This is the crux of the issue really, and something I grapple with frequently. It is interesting to note that Auckland has a higher population density than Perth and Brisbane (to a quite significant extent), but at the same time has far lower public transport usage. Furthermore, Los Angeles actually has one of the highest population densities of any US city (yet, surprising I know!) but has a very low level of public transport use. This would point towards the quality of the public transport system being far more important than the land-use development patterns. Yet at the same time this seems to be contrary to most planning ideas – that the higher the urban densities are the more likely people will use public transport.

I guess the real answer is that it’s a bit of everything together that makes a difference. I don’t really believe that a low-density sprawled city is ever going to be anything but auto-dependent, and I imagine that while Perth and Brisbane have good public transport usage figures for work commuting, they are still quite auto dependent for other activities. This is probably why public transport usage for these cities is still well below what you might expect to find in a European city, where people would catch the metro or a tram to conduct most of their daily activities and wouldn’t need to own a car quite as much as someone from a place like Perth or Brisbane.

Some interesting points are made about links between growth management and housing affordability too. This is of particular importance as rising house prices in Auckland over the past decade are often linked to the imposition of urban limits throughout that same time period. It appears that international examples back up the idea that those cities that have controlled their outward expansion have created higher house prices and reduced affordability compared with those cities that have continued to allow development to sprawl. There’s an obvious demand/supply argument happening here, and overall I agree to some extent that the MUL has had a significant role to play in driving up Auckland’s house prices. However, I would also say that Councils have certainly not helped by refusing to rezone much land for higher residential densities. Furthermore, where they have rezoned land, council rules that are still based around a “sprawl good, high-density bad” ideology have made life really difficult for higher-density projects. I suppose that the glut of poor quality apartments in Auckland has backed up this approach to some extent, but surely there must be a way of ensuring good quality developments are possible without making life nigh on impossible to build at the kind of densities the Regional Growth Strategy envisages.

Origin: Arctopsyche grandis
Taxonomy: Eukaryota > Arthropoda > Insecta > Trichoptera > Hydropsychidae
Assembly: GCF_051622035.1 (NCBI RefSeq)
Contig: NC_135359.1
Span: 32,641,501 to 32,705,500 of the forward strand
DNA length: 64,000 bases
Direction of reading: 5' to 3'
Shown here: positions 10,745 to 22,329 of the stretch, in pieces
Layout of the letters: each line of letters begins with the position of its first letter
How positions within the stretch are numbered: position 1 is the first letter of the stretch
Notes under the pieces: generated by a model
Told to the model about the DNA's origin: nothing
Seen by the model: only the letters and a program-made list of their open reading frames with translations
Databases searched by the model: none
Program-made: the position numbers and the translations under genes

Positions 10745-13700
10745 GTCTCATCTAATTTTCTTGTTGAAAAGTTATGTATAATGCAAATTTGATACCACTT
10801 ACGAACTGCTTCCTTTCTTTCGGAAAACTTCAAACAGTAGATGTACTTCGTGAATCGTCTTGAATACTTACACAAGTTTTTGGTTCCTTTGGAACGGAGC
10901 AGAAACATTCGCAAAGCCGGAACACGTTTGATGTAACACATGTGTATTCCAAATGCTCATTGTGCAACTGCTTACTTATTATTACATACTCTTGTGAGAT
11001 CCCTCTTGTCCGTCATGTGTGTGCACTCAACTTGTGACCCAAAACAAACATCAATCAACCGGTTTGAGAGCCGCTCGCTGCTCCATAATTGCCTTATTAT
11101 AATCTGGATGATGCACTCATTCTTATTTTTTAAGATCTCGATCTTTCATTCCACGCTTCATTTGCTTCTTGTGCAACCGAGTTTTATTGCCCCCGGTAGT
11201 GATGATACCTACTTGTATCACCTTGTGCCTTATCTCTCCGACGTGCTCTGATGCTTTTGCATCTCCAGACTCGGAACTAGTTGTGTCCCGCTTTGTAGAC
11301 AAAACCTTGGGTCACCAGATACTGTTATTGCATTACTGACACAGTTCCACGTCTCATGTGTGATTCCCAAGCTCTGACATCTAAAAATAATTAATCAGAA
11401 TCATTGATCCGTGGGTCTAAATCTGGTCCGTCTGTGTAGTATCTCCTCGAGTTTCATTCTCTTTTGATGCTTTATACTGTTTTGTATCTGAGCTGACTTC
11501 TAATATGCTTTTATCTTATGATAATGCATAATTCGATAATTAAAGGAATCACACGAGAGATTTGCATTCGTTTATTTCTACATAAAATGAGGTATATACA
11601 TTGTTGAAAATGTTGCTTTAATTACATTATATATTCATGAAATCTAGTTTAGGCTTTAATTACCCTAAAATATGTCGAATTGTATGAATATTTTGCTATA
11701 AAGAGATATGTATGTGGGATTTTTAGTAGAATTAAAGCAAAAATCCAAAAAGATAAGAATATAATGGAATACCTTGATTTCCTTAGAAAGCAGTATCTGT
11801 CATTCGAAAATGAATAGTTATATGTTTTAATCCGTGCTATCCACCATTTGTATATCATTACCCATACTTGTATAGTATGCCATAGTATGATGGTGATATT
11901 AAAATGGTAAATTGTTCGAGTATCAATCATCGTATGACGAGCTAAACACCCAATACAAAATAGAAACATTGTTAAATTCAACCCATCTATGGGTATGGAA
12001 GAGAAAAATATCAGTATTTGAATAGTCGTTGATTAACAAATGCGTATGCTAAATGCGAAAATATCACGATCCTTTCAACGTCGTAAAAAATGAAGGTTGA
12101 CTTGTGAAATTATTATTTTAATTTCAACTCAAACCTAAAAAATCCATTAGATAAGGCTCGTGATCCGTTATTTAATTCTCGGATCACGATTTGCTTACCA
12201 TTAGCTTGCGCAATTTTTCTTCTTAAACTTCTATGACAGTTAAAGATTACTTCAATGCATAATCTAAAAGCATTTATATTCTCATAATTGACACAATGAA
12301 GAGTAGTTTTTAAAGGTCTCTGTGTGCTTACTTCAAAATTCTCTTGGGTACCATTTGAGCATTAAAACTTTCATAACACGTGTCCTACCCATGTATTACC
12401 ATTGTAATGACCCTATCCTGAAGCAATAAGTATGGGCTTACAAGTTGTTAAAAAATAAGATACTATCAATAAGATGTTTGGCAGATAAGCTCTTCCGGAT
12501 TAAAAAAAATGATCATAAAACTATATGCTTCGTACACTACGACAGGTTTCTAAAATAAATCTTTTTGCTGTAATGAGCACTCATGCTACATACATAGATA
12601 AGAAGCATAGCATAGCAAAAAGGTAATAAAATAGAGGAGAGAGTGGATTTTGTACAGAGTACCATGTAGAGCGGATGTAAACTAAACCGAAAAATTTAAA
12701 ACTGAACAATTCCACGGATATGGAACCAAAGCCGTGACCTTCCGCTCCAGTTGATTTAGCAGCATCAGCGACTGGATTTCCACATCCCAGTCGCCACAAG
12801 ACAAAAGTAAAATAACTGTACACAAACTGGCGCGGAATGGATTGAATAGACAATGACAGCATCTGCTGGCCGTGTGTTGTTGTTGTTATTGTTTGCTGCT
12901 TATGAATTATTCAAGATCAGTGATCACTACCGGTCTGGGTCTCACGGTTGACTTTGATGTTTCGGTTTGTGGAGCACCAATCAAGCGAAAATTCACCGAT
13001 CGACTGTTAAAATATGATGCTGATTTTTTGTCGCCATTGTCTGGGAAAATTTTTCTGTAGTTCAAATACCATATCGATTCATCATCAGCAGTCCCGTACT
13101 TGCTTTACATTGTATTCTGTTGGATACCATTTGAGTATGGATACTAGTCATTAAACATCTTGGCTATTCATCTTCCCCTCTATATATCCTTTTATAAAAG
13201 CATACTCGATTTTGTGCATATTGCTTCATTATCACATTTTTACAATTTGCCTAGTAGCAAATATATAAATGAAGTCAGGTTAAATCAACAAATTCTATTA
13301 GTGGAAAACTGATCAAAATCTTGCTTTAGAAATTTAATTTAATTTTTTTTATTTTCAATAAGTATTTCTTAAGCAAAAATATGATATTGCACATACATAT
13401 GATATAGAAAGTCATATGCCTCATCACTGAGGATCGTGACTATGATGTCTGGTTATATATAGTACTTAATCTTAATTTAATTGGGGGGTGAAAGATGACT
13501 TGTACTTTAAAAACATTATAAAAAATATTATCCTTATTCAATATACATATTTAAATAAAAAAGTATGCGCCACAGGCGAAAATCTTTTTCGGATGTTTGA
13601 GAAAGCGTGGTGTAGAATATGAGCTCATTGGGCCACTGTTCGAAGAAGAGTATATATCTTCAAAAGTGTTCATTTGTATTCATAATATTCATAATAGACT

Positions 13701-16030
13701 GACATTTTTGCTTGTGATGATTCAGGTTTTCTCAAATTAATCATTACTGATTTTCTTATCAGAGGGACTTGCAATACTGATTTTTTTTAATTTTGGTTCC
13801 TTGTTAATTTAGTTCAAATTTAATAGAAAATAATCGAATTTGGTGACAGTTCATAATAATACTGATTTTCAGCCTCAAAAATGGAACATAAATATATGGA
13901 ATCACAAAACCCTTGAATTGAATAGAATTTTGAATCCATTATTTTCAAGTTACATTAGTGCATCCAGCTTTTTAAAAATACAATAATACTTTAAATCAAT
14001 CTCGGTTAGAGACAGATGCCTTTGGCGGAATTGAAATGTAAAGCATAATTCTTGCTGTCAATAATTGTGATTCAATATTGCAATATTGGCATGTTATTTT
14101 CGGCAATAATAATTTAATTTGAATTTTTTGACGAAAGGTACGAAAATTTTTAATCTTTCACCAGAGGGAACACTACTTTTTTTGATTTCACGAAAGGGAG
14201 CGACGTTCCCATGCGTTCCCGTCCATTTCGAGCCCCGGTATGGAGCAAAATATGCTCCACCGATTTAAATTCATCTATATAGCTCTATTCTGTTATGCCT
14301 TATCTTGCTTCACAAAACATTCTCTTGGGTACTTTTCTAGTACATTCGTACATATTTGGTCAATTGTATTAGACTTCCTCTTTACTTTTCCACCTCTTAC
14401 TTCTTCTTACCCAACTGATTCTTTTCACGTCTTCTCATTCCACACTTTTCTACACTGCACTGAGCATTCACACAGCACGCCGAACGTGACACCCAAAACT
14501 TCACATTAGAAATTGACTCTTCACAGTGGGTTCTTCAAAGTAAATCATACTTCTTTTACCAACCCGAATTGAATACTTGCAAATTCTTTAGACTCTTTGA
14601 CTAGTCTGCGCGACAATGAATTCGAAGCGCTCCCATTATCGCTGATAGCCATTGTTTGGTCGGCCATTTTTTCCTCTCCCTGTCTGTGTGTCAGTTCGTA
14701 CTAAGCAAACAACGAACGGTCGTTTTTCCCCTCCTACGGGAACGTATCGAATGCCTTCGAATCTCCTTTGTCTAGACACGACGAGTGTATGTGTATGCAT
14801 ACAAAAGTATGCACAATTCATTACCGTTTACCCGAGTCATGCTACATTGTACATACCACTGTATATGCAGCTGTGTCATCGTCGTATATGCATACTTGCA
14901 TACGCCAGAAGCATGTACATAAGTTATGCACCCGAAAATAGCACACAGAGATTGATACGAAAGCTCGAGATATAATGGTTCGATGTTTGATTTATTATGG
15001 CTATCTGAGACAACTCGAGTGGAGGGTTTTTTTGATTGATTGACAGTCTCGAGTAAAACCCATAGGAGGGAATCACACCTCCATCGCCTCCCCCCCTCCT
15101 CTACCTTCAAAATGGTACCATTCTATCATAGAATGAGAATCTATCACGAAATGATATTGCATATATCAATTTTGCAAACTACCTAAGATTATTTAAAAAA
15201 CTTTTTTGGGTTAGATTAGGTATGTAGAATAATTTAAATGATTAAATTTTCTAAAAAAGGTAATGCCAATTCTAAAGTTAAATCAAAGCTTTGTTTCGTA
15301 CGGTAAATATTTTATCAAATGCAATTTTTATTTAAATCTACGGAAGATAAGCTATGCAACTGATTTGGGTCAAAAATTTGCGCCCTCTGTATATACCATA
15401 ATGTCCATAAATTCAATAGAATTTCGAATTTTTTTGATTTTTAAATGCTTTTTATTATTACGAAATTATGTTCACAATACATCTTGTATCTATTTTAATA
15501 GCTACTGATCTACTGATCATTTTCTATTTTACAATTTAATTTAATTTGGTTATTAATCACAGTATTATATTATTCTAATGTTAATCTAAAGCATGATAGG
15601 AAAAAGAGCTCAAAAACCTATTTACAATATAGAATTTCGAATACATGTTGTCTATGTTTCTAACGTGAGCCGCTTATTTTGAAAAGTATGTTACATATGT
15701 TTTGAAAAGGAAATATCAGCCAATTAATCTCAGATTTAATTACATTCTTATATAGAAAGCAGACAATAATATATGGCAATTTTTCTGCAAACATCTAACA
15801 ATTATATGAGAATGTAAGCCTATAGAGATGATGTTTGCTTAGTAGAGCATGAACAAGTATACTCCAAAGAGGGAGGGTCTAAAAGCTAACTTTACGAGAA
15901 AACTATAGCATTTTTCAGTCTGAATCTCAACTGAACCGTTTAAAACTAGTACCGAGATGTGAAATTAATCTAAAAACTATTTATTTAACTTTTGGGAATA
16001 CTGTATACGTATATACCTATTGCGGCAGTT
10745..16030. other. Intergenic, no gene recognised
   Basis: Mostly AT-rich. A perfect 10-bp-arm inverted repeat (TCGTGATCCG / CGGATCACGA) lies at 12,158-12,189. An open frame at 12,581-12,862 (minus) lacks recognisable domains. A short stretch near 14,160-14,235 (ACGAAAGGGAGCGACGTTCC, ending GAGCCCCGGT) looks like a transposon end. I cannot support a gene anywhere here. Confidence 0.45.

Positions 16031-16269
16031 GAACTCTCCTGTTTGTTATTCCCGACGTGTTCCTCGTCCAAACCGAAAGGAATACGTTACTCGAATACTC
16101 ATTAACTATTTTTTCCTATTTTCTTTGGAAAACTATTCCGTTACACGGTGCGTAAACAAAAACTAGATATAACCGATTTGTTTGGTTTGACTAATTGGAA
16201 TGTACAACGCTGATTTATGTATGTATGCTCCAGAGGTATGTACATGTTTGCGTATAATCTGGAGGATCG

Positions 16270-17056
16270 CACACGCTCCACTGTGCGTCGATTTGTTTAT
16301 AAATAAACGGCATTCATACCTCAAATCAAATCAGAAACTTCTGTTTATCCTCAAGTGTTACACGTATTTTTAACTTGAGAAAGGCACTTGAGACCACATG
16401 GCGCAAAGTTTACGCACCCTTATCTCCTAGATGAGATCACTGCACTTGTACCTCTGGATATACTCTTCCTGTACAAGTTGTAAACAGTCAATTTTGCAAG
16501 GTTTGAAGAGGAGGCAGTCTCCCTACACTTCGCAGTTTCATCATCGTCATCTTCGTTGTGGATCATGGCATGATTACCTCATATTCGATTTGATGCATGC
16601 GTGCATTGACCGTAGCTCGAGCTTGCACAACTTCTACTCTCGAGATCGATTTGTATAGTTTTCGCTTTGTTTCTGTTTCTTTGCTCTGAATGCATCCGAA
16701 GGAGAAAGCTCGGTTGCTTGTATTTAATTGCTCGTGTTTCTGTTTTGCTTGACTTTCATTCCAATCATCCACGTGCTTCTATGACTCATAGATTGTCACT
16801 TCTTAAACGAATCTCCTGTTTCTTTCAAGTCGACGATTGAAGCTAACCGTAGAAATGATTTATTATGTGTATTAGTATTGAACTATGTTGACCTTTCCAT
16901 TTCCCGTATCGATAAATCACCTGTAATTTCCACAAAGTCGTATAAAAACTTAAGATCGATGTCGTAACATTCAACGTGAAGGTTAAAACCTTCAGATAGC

Housing Affordability and Urban Form
Research around the relationship of housing affordability and urban form does not provide conclusive evidence on whether the Regional Growth Strategy will cause housing to become more or less affordable. The evidence generally falls within four categories: International research on the relationship between land use regulation and housing prices where results are conflicting; research showing that higher density, in itself, does not lead to higher housing prices; Auckland-specific research that indicates that the Metropolitan Urban Limit is just one of many contributors to increasing housing prices, although this is perceived to be part of a desirable trade-off for other benefits; and research arguing that factors other than land use supply and regulation explain housing price increases to a lesser or greater extent. Since no predominant contributor can be said to cause rises in housing prices, strategies to create more affordable housing would be best focused on adjusting a whole range of different factors, including local, regional and central government policies, rather than attempting to improve housing affordability through changing a single factor such as the release of new residential land outside the MUL.

This research seems to back up my viewpoint, that the issue of housing affordability (or the lack of it) is more complex than simply blaming the MUL. If we were to remove the MUL the other consequences would be so significantly negative that I think we should look at all possible other ways to improve housing affordability before turning on the sprawl tap.

There are also some interesting points made in this document about the adverse economic, environmental and social effects of an auto-dependent city that I will comment on in the future.